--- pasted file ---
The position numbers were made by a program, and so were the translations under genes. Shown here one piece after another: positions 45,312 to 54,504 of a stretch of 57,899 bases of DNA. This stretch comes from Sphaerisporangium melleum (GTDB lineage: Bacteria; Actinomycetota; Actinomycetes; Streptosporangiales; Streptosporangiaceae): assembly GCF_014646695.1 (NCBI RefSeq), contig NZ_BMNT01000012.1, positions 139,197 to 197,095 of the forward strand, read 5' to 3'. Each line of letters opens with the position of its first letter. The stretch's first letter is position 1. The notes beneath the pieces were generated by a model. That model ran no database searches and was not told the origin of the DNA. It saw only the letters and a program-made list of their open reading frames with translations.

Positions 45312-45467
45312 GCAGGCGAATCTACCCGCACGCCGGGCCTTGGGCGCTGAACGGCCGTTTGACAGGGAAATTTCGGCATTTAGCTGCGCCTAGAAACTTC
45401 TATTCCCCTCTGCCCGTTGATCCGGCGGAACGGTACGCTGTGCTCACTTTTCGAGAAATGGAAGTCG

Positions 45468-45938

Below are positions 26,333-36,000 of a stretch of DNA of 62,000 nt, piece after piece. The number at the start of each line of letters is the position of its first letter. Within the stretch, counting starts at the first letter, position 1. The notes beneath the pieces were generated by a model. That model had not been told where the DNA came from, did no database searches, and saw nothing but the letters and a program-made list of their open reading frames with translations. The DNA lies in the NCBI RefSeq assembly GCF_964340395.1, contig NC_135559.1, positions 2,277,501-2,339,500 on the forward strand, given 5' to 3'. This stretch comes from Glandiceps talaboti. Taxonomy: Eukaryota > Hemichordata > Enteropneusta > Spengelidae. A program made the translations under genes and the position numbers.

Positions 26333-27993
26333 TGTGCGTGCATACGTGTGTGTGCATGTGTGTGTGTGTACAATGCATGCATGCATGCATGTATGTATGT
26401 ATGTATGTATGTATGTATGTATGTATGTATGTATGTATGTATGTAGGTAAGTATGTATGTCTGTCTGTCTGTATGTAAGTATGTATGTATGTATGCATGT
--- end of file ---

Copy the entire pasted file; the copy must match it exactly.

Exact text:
The position numbers were made by a program, and so were the translations under genes. Shown here one piece after another: positions 45,312 to 54,504 of a stretch of 57,899 bases of DNA. This stretch comes from Sphaerisporangium melleum (GTDB lineage: Bacteria; Actinomycetota; Actinomycetes; Streptosporangiales; Streptosporangiaceae): assembly GCF_014646695.1 (NCBI RefSeq), contig NZ_BMNT01000012.1, positions 139,197 to 197,095 of the forward strand, read 5' to 3'. Each line of letters opens with the position of its first letter. The stretch's first letter is position 1. The notes beneath the pieces were generated by a model. That model ran no database searches and was not told the origin of the DNA. It saw only the letters and a program-made list of their open reading frames with translations.

Positions 45312-45467
45312 GCAGGCGAATCTACCCGCACGCCGGGCCTTGGGCGCTGAACGGCCGTTTGACAGGGAAATTTCGGCATTTAGCTGCGCCTAGAAACTTC
45401 TATTCCCCTCTGCCCGTTGATCCGGCGGAACGGTACGCTGTGCTCACTTTTCGAGAAATGGAAGTCG

Positions 45468-45938

Below are positions 26,333-36,000 of a stretch of DNA of 62,000 nt, piece after piece. The number at the start of each line of letters is the position of its first letter. Within the stretch, counting starts at the first letter, position 1. The notes beneath the pieces were generated by a model. That model had not been told where the DNA came from, did no database searches, and saw nothing but the letters and a program-made list of their open reading frames with translations. The DNA lies in the NCBI RefSeq assembly GCF_964340395.1, contig NC_135559.1, positions 2,277,501-2,339,500 on the forward strand, given 5' to 3'. This stretch comes from Glandiceps talaboti. Taxonomy: Eukaryota > Hemichordata > Enteropneusta > Spengelidae. A program made the translations under genes and the position numbers.

Positions 26333-27993
26333 TGTGCGTGCATACGTGTGTGTGCATGTGTGTGTGTGTACAATGCATGCATGCATGCATGTATGTATGT
26401 ATGTATGTATGTATGTATGTATGTATGTATGTATGTATGTATGTAGGTAAGTATGTATGTCTGTCTGTCTGTATGTAAGTATGTATGTATGTATGCATGT